Arise, Malawi’s next big mimicker


They have an uncanny ability to study other people’s every act, and without exercising any sense of judgement— as in condemnation— make fun of life’s situations through ‘borrowed’ voices.

During the performance, the artist— in this case the mimicker— thinks like the individual he mimics but, according to Frank Naligonje, the trick, or rather skill, lies in thinking like the mimicked but then discarding the mimicked public figure’s characteristics the moment the artist jumps off the stage.

This is what Kenwood Sambalika, Naligonje, Snowden Tembo and Sambani Petros have mastered to do in Malawi.


As they say, giant steps start with child-like steps. In the case of Malawi, Tembo was the first one to throw himself into the ring of mimicking.

Originally a poet, who would cut across the performance stage like a scythe, prouder of his verses, he decided one day that he could manage to feel prouder but in someone else’s voice.

“And, with my little understanding, it hit me that I would not land myself in trouble if I started mimicking a public, former or active, figure. I wanted to focus on someone who had, at one point or another, been taken care of through taxes which we all pay,” Tembo says.


That is how former president the late Bingu wa Mutharika became his choice of public leader.

Tembo knew that there was no physical resemblance

between him and Mutharika, which did not come as a surprise to him because Tembo grew up knowing that there is much less variety in life, no more so when it comes to human faces than human species.

“However, while similarities, in terms of faces, get rapidly exhausted, this is not true of voices. One can maintain their own voice after puberty for ages to come. One can also master someone else’s voice and, through training and continuous practice, perfect the act. This is what I do everyday,” said Tembo, whose mimicking name is Mr Malawi.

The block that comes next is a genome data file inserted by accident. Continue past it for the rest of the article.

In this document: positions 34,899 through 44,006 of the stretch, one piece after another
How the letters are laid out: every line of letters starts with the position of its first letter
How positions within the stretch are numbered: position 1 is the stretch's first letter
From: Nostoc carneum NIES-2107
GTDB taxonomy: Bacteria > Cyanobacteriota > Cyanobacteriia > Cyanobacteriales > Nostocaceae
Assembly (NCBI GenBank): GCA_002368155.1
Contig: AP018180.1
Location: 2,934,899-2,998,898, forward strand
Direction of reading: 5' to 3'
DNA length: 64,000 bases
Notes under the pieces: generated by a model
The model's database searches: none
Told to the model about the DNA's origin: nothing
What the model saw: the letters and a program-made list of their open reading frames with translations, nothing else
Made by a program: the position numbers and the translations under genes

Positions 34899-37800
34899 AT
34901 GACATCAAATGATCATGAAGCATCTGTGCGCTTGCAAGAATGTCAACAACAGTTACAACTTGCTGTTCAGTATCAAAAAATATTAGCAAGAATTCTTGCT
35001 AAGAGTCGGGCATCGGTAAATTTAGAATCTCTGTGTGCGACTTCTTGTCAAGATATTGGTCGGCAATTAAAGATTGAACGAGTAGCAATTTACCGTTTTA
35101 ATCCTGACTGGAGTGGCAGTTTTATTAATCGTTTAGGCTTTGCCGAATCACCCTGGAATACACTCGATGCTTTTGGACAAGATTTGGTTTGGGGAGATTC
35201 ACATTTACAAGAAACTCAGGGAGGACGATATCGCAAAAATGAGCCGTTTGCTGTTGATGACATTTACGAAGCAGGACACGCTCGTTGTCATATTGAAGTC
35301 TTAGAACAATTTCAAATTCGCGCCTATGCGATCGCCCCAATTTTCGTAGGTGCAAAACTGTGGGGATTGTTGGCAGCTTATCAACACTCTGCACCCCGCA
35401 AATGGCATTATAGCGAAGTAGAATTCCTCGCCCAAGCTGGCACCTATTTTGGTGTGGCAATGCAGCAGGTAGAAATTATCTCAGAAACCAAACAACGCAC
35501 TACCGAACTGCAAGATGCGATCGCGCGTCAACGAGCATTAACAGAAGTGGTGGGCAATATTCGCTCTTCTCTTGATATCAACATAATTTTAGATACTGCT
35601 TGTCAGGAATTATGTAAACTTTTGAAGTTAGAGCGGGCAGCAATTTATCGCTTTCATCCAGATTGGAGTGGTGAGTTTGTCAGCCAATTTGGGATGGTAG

Maybe mimicking runs deep in artists’ blood for, after observing that Tembo was becoming the centre of attention at performance venues as well as the country, Naligonje decided to try his luck.

“I learned, through experience, that not all people can love the same person all the time. This is even more applicable to public leadership than other spheres of life. Not all people can love a leader. Others loathe leaders; others love the leader that others loathe.

“So, I opted for former president Dr Bakili Muluzi as the one I would mimic. We, in the country, are lucky that we have had over five presidents since 1994 and this means we have a wide pool of leaders to choose from,” Naligonje said.

That is how he became known as Atcheya.

The Atcheya name is derived from Muluzi himself, who became United Democratic Front chairperson after serving the country for two, five-year terms, the maximum the Republican Constitution allows.

And, like Malawi’s growing legion of presidents since Malawians opted for a shift from one party politics to multiparty politics in 1993, followed by the elections of 1994, the mimicking profession has embraced a diversity of faces.

In this diversity is Kenwood Sambalika, who made it a point to bring former president Joyce Banda to the performance stage.

But, parting ways with tradition, Sambalika did not opt for names such as Bingu and Atcheya; he went for a completely strange name of Aunt Geti.

That is not all. Despite that he is male, he mimics a female president, which calls for more command of the vocal chords because making the voice of Banda come through is no mean task.

“Training. That is the secret,” he said.

Then, there is Sambani Petros, the Salima-based man who mimics Peter Mutharika, Malawi’s most immediate past president.

At Kaputu Primary School Ground in Salima District, Petros mesmerised audiences during a performance in Salima District.

“I know I can make it big. I do not think it is good that almost all mimickers in Malawi are based in cities. Actually, not cities; a city. All the mimickers we know are based in Blantyre. I want to change the narrative. A mimicker can come from anywhere. A mimicker can mimic anywhere,” he said.

Whatever the differences, there is one thing uniting them all: Inactivity due to the Covid pandemic.

Fortunately, Arts Minister Michael Usi says he appreciates challenges that artists are facing and has sensitised the government to the seriousness of the situation.

He says it is the government’s wish that artists prosper not only on stage, but in the pocket too.

One only hopes that, as mimickers are on mute and the government is strategising on how to bail them and other artists out, someone’s heart is, like a loud drum, throbbing on their creative faculties so that they can join the growing art of mimicking.

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